Pragmatic Semiotic Information • Discussion 1

Re: Systems ScienceKenneth Lloyd

Ken’s comment made me realize that the notation \mathrm{Info}(X) is probably not the best.  It tends to mislead us into thinking we already have X in hand, in other words, that we already have perfect information about X and are merely abstracting \mathrm{Info}(X) as some derivative of it.  But that is not the sort of situation we are concerned with here.

It might be better to say that \mathrm{Info} is all the information we have at a given moment of investigation and X abstracts the portion of \mathrm{Info} that has to do with X.  That might lead us to notate it as X(\mathrm{Info}).  This brings to mind the way we speak of observables in physics, as operators on the wave function that represents the total state of the system observed.

If I had to concoct an informal linguistic example — which I’d do solely by way of rough analogy to the formal mathematical cases we’d have much hope of resolving in our lifetimes — I’d say the sorts of X we’re facing are what used to be called definite descriptions like “Desdemona’s infidelity” or “Manafort’s guilt on the 10 mistried counts”.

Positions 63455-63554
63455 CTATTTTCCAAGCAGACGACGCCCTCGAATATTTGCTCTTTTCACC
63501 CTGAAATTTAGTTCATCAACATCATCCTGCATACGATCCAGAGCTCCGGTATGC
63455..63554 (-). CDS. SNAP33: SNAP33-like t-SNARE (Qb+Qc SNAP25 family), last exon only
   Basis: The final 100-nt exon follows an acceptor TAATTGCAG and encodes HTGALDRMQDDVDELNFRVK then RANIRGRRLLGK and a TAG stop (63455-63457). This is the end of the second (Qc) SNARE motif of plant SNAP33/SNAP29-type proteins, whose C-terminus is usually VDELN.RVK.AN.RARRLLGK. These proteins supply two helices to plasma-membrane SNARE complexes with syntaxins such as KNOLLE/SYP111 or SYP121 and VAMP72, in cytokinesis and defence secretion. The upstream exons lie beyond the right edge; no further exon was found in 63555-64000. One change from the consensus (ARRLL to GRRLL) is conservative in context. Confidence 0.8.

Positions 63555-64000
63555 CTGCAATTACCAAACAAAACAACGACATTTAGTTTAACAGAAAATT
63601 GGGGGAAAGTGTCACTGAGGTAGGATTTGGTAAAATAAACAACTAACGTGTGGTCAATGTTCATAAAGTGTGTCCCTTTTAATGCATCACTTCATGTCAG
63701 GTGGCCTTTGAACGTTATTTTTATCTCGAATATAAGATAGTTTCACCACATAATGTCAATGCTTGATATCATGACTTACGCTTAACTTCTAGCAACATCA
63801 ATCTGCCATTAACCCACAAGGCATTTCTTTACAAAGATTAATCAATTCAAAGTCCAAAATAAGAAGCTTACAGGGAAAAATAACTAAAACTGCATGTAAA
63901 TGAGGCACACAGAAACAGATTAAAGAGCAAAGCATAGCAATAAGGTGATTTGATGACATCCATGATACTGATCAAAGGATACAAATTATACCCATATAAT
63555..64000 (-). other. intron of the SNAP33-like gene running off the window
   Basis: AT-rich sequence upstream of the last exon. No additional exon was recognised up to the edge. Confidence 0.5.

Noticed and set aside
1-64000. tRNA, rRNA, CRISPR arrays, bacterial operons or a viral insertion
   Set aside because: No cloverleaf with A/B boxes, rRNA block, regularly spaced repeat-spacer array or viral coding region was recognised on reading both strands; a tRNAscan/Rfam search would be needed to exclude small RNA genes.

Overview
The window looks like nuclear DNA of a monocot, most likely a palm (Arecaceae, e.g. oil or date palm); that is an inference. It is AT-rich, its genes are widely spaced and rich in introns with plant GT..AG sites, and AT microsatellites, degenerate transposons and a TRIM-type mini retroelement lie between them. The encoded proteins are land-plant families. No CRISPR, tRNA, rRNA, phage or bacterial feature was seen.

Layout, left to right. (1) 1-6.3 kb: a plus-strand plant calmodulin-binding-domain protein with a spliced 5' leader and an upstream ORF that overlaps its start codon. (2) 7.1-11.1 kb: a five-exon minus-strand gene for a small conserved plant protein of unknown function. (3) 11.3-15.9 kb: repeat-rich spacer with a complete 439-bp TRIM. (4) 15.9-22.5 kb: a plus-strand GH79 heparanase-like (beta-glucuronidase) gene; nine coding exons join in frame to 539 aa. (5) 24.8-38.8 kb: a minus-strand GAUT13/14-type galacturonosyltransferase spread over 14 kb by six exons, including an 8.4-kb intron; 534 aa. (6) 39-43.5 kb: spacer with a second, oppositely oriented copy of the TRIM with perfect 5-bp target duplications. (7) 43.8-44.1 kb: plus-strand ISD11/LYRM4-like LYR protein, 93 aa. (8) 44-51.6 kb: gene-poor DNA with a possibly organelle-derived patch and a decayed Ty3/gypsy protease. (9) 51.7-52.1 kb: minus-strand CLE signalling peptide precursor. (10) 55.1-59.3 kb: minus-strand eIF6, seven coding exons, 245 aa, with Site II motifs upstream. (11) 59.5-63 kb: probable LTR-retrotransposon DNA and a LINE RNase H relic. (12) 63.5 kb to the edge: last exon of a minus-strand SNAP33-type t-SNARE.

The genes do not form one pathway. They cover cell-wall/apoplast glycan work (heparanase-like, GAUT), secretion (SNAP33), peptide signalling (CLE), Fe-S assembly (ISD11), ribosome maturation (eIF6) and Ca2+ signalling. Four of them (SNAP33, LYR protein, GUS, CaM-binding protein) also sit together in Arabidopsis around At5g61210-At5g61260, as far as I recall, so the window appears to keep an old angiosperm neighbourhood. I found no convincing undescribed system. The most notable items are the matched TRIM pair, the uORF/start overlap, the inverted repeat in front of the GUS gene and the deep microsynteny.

In those sorts of situations, discussed to death in years gone by, what a modicum of pragmatic-semiotic insight adds to the mix is that all descriptions are indefinite to some degree, all syntax lax to some extent.

Not too surprisingly, we find foresights of that insight throughout Peirce’s work.  And that is what I’ll be getting around to presently.

This entry was posted in Abduction, C.S. Peirce, Comprehension, Deduction, Definition, Determination, Extension, Hypothesis, Icon Index Symbol, Induction, Inference, Information, Information = Comprehension × Extension, Inquiry, Intension, Logic, Logic of Science, Peirce, Pragmatism, Scientific Method, Semiotic Information, Semiotics, Sign Relations and tagged , , , , , , , , , , , , , , , , , , , , , , . Bookmark the permalink.

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